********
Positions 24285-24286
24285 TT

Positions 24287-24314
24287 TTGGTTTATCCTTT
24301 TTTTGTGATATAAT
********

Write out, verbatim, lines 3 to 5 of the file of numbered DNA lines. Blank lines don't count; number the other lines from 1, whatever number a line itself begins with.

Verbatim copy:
Positions 24287-24314
24287 TTGGTTTATCCTTT
24301 TTTTGTGATATAAT